“On the day of his kidnap, Otyaluk was found praying in his house. In a blink of an eye, the defender was rounded up and bundled onto a vehicle owned by Kiryandongo Sugar Limited, forcefully evicting us off our land. We later learned that he was taken into evictor’s facilities where he was kept for some time before being transferred to Kiryandongo CPS” A family member remembers.
A family member further added that before the kidnap, Otyaluk’s family had lost about 12 acres of land to Kiryandongo Sugar Limited.
“Company workers under the protection of soldiers brought a tractor and plowed acres of semi-mature maize, beans, sorghum, and sim-sim. We were only left with a small piece of land where our house sits and we are currently trapped in the middle of a sugarcane plantation” a family member added.
Since the trial period was announced, the prosecution failed to bring witnesses to pin Otyaluk for trespassing on his land. It was only on the 19th of July, 2022 during a court session, one Adamuru Peter, allegedly to be a company manager turned up as a company representative but not as a witness.
In her ruling last week, a magistrate at Kiryandongo Magistrate court discontinued the trial of Otyaluk and dismissed the case.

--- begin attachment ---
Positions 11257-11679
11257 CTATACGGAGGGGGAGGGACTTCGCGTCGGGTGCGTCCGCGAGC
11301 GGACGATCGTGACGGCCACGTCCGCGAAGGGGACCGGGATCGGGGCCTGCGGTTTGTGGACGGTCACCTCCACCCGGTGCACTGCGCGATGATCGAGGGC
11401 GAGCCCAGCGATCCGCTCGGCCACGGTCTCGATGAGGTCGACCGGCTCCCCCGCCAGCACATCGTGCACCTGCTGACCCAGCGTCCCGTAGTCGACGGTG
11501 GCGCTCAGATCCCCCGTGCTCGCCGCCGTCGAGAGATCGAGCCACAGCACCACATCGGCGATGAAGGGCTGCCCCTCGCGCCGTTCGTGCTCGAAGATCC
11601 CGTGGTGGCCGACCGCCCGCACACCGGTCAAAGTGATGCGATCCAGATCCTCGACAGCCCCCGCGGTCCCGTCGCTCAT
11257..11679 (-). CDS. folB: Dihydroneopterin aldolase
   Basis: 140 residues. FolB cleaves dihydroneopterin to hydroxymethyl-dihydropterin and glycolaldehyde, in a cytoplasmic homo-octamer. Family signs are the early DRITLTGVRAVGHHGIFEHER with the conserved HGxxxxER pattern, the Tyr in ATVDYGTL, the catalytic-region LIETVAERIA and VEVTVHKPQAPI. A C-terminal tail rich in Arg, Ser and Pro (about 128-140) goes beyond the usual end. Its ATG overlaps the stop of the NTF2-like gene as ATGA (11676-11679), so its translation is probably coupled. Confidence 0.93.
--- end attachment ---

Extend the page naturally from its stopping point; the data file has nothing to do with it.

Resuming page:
Otyaluk is one of the luckiest among hundreds of community land and environmental rights defenders currently under persecution to have his case dismissed. It’s an order of the day for the community land and environmental rights defenders to be kidnapped, arbitrarily arrested, and tortured on orders of investors for their work of mobilizing the communities to desist land grabs.
Kiryandongo Sugar Limited is among multinationals forcefully evicting over 35000 local and indigenous people off their land to give way to large-scale agribusinesses.
Kiryandongo Sugar Limited is one of the many companies owned by the Rai Group of Mauritius. The dynasty owns several other companies in DR Congo, Kenya and Malawi, and Uganda. A dynasty owns companies such as West Kenya Sugar (which owns Kabras Sugar), Timsales Limited, Menengai Oil Refineries, Rai Ply, and Webuye Panpaper.
In Uganda, the Rai Group of Mauritius owns Nile Ply limited, Kinyara Sugar Limited, and Masindi Sugar Limited among others. One of its directors is a shareholder of a British Virgin Islands company, listed in the Panama Papers database recently.
The same company has fraudulently gotten a license to replace part of Bungoma natural forest with a sugarcane plantation.
“Court has shown today that the company is maliciously arresting us to keep us in jails. To weaken our hearts, wasting our time and resources. They intentionally do this because we refused to surrender the land we have lived on for years. It is shaming that the government has failed to protect the rights of the poor people.” The defender noticed.